Accurate urinary bladder cancer diagnosis by automated FTIR

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  • Published: Jan 21, 2014
  • Author: Steve Down
  • Channels: UV/Vis Spectroscopy / Chemometrics & Informatics / Proteomics / Base Peak / NMR Knowledge Base / X-ray Spectrometry / Raman / Infrared Spectroscopy / Atomic / MRI Spectroscopy

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A novel FTIR spectroscopic test for urinary bladder cancer developed by scientists in Germany has been improved to give a more accurate diagnosis, distinguishing patients from those with urinary tract infections. Writing in Journal of Biophotonics, Klaus Gewert and colleagues illustrated that a larger patient set and adjusted data measurement and processing techniques gave better results.

Blood plasma stabilised with citrate or EDTA, or serum, was collected from patients with different stages of urinary bladder cancer or other conditions such as urocystitis and urethral infection. Dried thin films of the biofluids were characterised by automated FTIR spectroscopy with a resolution of 4 cm–1, and discriminative patterns in the spectra were identified and validated. They led to a classification accuracy of 80%, with sensitivity and specificity of 78 and 81%, respectively.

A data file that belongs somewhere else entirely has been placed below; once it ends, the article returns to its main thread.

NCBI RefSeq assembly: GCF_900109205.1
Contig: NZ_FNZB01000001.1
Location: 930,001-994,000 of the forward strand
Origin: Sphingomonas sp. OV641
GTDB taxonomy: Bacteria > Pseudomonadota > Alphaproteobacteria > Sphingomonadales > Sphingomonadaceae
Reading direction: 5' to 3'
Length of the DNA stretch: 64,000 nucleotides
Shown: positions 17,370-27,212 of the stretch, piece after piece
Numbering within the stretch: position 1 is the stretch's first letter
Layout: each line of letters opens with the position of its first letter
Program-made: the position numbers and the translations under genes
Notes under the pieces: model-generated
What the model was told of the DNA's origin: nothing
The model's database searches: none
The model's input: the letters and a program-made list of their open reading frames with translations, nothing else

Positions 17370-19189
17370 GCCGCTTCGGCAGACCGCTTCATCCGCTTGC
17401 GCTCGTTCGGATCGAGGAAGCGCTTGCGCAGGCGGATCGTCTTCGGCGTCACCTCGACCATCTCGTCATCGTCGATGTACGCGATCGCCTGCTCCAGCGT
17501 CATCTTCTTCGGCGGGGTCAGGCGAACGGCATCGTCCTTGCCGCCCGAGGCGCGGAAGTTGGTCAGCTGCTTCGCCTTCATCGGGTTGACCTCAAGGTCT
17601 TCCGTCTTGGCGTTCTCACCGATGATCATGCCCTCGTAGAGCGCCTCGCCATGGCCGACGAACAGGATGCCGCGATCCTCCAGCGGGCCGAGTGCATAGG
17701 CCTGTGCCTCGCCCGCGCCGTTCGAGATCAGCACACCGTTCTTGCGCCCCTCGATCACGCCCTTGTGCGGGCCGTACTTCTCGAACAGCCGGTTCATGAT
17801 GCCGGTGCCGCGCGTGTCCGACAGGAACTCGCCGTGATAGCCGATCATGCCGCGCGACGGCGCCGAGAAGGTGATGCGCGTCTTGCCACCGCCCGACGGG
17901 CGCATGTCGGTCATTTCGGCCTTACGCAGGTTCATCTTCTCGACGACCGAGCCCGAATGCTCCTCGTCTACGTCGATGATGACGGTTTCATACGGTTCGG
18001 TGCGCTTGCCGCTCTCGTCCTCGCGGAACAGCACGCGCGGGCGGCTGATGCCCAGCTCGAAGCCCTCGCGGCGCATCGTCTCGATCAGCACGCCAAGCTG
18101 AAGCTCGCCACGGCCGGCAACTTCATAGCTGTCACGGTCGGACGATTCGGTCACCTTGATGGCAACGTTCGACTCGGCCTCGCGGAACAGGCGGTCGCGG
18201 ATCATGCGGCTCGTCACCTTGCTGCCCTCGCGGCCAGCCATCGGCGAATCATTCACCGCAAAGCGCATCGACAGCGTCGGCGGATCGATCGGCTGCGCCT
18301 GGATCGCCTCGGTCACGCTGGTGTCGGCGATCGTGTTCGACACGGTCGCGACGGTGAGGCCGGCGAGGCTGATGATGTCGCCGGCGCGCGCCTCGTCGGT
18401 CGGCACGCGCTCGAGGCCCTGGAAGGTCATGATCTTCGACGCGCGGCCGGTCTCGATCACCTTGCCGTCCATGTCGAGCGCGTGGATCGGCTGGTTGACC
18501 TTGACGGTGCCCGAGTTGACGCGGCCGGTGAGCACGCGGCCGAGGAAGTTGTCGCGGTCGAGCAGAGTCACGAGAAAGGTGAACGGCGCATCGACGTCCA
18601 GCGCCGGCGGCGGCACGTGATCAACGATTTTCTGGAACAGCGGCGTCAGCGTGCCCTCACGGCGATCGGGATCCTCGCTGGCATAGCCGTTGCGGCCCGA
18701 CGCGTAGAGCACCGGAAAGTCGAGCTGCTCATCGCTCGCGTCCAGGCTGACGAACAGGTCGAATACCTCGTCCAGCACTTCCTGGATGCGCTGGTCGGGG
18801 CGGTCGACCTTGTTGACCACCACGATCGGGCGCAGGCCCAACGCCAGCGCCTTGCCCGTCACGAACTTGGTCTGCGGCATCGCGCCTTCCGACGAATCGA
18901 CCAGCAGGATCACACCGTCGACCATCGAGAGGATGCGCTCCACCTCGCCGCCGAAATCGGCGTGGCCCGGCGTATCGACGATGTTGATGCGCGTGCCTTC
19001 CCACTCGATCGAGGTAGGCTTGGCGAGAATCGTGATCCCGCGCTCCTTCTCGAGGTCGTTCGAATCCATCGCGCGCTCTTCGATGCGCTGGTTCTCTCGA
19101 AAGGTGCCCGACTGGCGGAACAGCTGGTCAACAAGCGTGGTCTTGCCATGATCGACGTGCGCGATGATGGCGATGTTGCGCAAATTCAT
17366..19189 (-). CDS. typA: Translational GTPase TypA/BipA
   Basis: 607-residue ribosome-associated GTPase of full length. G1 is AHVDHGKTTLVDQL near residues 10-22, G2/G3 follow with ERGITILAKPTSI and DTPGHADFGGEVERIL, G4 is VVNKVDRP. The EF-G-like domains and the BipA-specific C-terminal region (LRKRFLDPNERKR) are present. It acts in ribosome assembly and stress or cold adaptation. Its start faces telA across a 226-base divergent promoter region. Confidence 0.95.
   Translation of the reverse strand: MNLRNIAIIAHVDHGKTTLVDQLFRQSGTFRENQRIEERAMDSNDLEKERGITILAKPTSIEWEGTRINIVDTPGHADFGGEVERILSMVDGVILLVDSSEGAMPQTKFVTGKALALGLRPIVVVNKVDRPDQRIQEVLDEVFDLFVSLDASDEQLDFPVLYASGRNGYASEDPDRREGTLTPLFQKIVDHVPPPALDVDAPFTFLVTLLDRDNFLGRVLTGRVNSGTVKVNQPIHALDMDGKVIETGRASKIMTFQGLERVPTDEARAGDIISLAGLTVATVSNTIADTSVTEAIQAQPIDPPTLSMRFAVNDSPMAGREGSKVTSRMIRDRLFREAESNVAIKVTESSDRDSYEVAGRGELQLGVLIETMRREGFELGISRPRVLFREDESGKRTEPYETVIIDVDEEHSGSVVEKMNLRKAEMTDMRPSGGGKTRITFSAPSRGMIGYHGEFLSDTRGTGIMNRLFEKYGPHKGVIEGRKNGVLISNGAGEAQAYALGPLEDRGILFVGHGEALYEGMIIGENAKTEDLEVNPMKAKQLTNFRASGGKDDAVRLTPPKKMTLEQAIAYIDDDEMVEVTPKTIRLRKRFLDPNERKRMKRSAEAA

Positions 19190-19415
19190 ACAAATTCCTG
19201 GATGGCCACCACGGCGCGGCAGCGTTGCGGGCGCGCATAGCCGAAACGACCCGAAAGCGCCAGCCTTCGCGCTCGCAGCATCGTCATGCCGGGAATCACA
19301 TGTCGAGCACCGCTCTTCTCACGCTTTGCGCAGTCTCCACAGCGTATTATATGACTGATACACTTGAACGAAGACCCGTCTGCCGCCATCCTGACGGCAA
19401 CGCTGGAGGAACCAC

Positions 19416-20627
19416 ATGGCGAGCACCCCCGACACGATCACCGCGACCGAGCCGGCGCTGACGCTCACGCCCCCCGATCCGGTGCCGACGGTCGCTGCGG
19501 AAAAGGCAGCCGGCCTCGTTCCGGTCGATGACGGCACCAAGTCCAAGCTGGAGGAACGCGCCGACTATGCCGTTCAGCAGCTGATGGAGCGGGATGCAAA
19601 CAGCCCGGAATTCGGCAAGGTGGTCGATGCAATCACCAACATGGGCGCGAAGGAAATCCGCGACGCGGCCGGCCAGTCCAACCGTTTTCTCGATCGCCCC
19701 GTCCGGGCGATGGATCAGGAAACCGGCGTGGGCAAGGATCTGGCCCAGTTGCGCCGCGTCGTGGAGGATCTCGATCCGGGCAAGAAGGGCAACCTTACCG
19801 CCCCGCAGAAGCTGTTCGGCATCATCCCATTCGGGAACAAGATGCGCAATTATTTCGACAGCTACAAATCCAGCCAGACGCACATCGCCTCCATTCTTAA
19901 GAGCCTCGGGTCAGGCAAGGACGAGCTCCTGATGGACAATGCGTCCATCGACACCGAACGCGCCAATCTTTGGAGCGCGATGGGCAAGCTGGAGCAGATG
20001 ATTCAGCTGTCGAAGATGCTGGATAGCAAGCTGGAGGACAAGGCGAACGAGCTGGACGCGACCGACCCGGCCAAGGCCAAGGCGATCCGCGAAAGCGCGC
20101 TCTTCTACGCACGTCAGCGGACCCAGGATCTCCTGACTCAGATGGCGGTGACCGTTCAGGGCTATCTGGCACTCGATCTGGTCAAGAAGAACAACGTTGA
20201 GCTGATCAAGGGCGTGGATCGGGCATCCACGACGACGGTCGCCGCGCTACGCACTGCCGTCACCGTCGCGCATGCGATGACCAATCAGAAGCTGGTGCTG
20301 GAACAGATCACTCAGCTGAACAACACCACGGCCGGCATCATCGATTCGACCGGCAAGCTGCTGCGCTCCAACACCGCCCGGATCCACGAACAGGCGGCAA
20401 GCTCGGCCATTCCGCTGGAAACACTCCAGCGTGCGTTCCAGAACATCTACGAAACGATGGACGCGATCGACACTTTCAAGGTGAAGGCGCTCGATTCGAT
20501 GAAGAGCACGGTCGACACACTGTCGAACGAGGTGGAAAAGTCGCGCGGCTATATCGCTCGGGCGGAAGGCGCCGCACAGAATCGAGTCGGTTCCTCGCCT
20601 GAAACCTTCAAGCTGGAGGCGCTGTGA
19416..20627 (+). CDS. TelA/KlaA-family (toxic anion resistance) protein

Improved methods such as this will remove the need for repeated patient cytoscopy, an uncomfortable procedure, for patients with recurring bladder cancer. Being fully automated, the method provides the high throughput expected of screening labs. However, testing on even larger number of patients is required before the method can be integrated into clinical practice.


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